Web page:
Have you read something that has inspired you lately? Share with us in the comments below!

The Pastor/Teacher’s Toolkit – Sermon Prep

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Now Ezra had determined in his heart to study the law of the LORD, obey it, and teach its statues and ordinances in Israel. -Ezra 7:10

If you are a pastor, WORDsearch can help you quickly, but effectively, prepare sermons that are faithful to biblical text and compelling to your congregation. Dr. Micah Carter, who was one of our guest speakers at our Training Conference in Nashville this summer, shares some of his best basic tips for sermon prep below.

Prep Time Principles

These principles are important to remember while creating a sermon. To stay faithful to the text remember that:

  • The meaning of the text is the meaning of the sermon
  • Points of sermon arise from the text itself
  • Theology and application matter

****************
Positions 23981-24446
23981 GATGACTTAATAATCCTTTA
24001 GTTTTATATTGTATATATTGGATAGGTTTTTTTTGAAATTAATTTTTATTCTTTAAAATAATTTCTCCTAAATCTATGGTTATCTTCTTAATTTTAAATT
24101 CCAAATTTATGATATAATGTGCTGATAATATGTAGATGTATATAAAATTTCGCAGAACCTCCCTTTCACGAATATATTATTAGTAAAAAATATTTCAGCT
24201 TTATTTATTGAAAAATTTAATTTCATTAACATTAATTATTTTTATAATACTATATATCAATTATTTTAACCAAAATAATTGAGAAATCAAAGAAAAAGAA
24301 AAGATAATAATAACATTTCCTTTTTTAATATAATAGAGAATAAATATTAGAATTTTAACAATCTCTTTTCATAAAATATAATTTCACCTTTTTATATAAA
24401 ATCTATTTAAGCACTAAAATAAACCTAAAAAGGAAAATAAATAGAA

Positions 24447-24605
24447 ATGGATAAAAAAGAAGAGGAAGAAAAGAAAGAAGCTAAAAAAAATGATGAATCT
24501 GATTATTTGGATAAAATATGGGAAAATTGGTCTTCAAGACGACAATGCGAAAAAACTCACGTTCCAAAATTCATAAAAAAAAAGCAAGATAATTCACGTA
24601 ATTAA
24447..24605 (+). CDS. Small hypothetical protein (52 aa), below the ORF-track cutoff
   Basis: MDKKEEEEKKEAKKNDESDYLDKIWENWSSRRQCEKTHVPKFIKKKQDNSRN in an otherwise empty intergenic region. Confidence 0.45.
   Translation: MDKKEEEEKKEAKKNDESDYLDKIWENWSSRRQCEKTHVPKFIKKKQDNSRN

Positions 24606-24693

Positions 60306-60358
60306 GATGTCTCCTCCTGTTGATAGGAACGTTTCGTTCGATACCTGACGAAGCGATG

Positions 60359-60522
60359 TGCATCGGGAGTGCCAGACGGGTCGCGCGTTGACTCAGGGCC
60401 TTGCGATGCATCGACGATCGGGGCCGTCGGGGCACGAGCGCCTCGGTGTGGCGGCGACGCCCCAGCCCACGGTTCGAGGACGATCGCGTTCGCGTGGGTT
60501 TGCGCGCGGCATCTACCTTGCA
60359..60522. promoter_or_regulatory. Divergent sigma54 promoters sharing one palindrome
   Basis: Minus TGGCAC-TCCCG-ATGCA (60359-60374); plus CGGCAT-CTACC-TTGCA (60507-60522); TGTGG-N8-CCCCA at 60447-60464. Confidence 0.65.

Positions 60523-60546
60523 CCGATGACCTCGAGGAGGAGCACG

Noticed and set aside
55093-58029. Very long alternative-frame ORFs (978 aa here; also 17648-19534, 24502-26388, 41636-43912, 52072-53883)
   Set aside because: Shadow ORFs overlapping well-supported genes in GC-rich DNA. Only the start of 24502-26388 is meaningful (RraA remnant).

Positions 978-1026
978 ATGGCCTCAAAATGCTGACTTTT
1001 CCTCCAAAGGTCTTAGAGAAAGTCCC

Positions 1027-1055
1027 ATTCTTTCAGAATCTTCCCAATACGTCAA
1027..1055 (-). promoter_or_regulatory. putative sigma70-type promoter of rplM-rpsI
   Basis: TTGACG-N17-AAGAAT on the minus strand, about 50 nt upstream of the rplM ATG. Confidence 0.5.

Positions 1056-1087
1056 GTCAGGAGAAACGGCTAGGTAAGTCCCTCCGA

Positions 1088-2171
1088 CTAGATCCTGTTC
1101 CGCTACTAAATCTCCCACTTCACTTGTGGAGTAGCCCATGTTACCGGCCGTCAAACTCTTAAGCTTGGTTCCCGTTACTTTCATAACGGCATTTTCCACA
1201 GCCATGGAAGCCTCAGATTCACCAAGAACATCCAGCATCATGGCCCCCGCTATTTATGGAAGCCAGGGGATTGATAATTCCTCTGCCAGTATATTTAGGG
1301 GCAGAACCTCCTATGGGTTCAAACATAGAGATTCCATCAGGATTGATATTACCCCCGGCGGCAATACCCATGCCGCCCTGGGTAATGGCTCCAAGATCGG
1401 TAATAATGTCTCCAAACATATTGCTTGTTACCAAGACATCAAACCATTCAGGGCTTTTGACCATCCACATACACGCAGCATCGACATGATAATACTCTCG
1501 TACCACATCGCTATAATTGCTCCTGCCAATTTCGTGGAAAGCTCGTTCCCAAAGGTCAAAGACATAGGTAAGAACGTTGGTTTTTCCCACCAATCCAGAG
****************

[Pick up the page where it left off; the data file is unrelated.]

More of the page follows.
• Commentaries as supporting tools, not starting tools

To save even more time, make sure to have your different WORDsearch Desktops set up for different types of study: Basic, Deeper, Language, etc.

Prep in Practice

Let’s walk through an example of how to create a sermon using the above principles.

  1. First, choose a text. In this example, we’ll use John 3: 1-21, the story of Jesus and Nicodemus.
  2. Read, re-read the text and marinate
  3. Read different translations for comparison
  4. Jot down big ideas, interesting thoughts, major characters, words, repetitions, special phrases that arise from the text (these will support the main idea and main point of the sermon.)

Remember to:

  • Look up (bathe your sermon in prayer)
  • Look deeper (word studies, structure/flow of text/theme)
  • Look backward (historical-cultural context, church history)
  • Look around (thinking of your people)